A matter of multiple CMO personas

Report reveals CMOs cluster into six distinct personas, with a growth mandate high on the agenda

When it comes to today’s CMO, there is no one-size-fits-all skillset. But a new study by Forbes Insights has revealed marketing chiefs are now falling into six clearly defined personas.

The report, The Growth CMO: Personas and Potential , surveyed 318 global CMOs and senior marketing executives in 2014 and was undertaken in collaboration with SAP and gyro. While these personas have individual strengths and weaknesses, more than 90 per cent want a growth mandate of some sort, be it top line, market share or segment development.

The six personas are:

  • Strategic Guru: More likely to be a long-time marketer with strategy-oriented responsibilities at a larger organisation, where mastering process and influencing colleagues is paramount.

  • Dynamic Orchestrator: Achieves high scores on agility, despite having a big personality and desire for control. The dynamic orchestrator also performs well under pressure surrounds themselves with people who have high capabilities.

  • Selective Defender: Picks the right battle to defend the marketing turf. The selective defender is less ambitious and more risk-averse than average. This persona type is less ambitious and more risk averse than the other categories.

  • Conventional Coach: Carries out static plans under rigid controls for larger, slow-growth companies. While conventional coaches tend to engage less in social media and e-commerce, they are pressured to demonstrate marketing ROI and often clashes with other functions over budgets, targets, and deadlines.

  • Demand Driver: Typically comes from a sales background and has CRM and lead-generation responsibilities. The demand driver’s strength is co-ordinating activities across channels and touch points. However this persona generally scores poorly when it comes to technology use and talent recruitment.

  • Untapped Potential: Traditionally works in slow-growth companies with weak corporate cultures and talent pipelines as well as tight internal controls.

Significantly, Forbes found today’s CMOs want to “influence strategy”. Yet only one in eight clears all necessary obstacles to be considered part of the elite group of high-performing growth CMOs.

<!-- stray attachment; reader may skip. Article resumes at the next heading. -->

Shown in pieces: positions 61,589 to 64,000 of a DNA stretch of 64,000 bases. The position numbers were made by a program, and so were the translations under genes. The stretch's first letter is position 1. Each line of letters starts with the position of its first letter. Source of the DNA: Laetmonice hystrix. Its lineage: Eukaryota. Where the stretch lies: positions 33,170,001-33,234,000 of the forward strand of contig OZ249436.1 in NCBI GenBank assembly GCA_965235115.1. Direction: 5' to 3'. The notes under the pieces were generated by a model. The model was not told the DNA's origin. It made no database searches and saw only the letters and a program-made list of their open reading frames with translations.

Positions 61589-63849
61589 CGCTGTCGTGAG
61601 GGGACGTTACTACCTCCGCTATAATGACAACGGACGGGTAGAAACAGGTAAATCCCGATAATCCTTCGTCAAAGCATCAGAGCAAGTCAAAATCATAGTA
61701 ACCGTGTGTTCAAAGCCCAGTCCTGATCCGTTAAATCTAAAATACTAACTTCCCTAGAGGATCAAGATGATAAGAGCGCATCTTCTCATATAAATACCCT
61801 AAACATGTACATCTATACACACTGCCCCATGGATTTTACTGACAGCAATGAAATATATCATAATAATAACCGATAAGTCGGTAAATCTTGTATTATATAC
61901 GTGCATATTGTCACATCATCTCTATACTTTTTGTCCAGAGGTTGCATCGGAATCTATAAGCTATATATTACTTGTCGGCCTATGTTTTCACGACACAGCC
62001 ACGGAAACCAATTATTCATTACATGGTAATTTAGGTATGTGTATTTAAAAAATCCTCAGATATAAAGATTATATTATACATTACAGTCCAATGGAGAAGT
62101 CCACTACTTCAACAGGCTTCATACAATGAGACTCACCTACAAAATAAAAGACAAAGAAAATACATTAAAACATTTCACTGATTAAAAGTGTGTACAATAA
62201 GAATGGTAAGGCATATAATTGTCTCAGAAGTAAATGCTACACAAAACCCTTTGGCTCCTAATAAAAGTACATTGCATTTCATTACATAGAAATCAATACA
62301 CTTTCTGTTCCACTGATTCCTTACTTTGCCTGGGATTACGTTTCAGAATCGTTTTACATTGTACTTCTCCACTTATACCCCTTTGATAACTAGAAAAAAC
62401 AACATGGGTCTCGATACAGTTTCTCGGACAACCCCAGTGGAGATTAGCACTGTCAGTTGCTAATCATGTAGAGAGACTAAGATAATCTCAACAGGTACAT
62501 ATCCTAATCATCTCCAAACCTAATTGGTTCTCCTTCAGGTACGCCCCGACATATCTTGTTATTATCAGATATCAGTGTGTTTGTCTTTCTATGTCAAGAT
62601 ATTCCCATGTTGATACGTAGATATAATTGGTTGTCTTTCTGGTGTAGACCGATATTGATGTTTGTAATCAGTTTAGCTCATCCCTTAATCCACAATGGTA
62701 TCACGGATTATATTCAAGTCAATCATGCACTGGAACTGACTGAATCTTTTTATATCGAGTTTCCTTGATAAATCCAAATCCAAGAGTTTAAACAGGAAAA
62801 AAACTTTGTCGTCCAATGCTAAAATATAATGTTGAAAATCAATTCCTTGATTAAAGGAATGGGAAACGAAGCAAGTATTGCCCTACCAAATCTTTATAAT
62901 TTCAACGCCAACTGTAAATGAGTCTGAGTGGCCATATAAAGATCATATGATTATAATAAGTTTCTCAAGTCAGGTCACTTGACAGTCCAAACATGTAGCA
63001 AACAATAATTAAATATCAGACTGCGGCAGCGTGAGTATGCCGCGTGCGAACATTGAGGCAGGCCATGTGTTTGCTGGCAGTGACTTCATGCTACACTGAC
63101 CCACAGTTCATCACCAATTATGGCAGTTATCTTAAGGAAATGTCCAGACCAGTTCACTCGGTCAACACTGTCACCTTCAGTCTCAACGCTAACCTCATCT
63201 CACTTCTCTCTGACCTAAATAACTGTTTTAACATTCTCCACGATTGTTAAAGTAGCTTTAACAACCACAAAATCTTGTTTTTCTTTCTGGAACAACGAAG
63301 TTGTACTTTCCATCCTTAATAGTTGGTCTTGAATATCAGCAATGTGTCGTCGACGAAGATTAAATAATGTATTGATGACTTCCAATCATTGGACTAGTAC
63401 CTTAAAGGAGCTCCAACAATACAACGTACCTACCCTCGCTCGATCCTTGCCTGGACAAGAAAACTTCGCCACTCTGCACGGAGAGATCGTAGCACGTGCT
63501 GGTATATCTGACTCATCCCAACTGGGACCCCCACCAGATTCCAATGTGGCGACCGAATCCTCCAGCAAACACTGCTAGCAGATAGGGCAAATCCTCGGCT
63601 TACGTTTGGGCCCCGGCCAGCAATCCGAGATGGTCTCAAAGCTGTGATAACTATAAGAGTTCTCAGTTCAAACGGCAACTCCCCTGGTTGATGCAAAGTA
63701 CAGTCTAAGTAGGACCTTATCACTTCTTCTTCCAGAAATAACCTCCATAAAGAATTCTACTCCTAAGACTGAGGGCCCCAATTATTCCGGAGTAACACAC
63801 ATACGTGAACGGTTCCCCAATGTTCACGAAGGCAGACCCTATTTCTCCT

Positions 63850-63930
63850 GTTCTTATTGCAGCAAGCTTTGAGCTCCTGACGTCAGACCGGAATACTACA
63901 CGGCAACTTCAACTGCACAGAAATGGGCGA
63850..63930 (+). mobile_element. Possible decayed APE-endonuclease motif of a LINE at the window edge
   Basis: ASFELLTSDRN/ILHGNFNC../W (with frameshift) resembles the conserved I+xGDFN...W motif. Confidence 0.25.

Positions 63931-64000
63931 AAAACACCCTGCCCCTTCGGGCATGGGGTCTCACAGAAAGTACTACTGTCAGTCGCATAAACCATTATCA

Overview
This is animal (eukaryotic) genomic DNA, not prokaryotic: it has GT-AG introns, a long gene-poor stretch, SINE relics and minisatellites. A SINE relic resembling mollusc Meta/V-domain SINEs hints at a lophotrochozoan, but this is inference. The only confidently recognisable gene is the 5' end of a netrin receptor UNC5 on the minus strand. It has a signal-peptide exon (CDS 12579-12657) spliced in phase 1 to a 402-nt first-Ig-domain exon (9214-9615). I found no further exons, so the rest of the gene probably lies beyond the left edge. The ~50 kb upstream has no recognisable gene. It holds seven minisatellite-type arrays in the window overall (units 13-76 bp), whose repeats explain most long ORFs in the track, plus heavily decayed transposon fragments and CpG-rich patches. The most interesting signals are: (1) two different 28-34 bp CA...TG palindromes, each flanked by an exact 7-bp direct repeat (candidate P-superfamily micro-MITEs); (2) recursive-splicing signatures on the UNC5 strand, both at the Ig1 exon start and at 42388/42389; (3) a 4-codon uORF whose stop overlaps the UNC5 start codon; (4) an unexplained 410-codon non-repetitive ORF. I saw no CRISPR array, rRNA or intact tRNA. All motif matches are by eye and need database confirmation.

Omni-channel marketing, digital channels and big data are common struggles and areas of conflict for CMOs. Ownership of digital channels and social media among CMOs is also low, often leading to issues with other business functions.

Key differentiators between high-performing marketing organisations and less successful teams include the level of planning and internal controls in place, the marketing team’s ability to listen and learn collectively, as well as the budgets and income available to drive marketing’s goals.

According to the Forbes report, maturity around the role of the CMO within the company, and the level of partnership with other functions, also has a significant impact on the marketing organisation’s performance overall.

The report authors said it was misguided to assume the ‘CMO’ title means the same thing to all organisations. Yet common themes emerge such as analytics, research, intelligence, advertising and branding, all of which are increasingly data driven and strategic.

Forbes also noted two-thirds of CMOs don’t have a marketing background, with operations and business development the most common auxiliary skill sets.

CMO Australia conversation on LinkedIn: CMO Australia, join us on Facebook: https://www.facebook.com/CMOAustralia, or check us out on Google+: google.com/+CmoAu

Join the newsletter!

Or

Sign up to gain exclusive access to email subscriptions, event invitations, competitions, giveaways, and much more.

Membership is free, and your security and privacy remain protected. View our privacy policy before signing up.

Error: Please check your email address.
Show Comments

Blog Posts

3 marketing mistakes to overcome when courting prospective customers

Marketing that urges respondents to ‘buy now’ is a little like asking someone to marry you on your first date. At any time, only 3 per cent of the market is looking for what you’re selling, so the chances of your date randomly being ‘The One’ is pretty slim.

Sabri Suby

Founder, King Kong

Why are we dubious about deep learning?

The prospect of deep learning gives those of us in the industry something to get really excited about, and something to be nervous about, at the same time.

Katja Forbes

Founder and chief, sfyte

Why you can’t afford to fail at CX in 2019

In 1976 Apple launched. The business would go on to change the game, setting the bar for customer experience (CX). Seamless customer experience and intuitive designs gave customers exactly what they wanted, making other service experiences pale in comparison.

Damian Kernahan

Founder and CEO, Proto Partners

Red Agency YouGov Galaxy Report, February 2019 Predictors Study. https://redagency.com.au/re...

Vanessa Skye Mitchell

DNA-based marketing: The next big thing?

Read more

RIP holden

Max Polding

Marketing professor: For Holden, brand nostalgia ain’t what it used to be

Read more

Where does the claim that 2 million Australians have tested come from ? Anecdotal information suggests that this is way off the mark.

David Andersen

DNA-based marketing: The next big thing?

Read more

Thank you for the info , being part of a digital marketing agency in kerala , this proved handy and get to know with upcoming trends. htt...

Dotz Web Technologies

Predictions: 9 digital marketing trends for 2019

Read more

So who then is correct? The Research or The skilled Digital people.

Anene

Report reveals Australia faces digital skills shortage

Read more

Latest Podcast

More podcasts

Sign in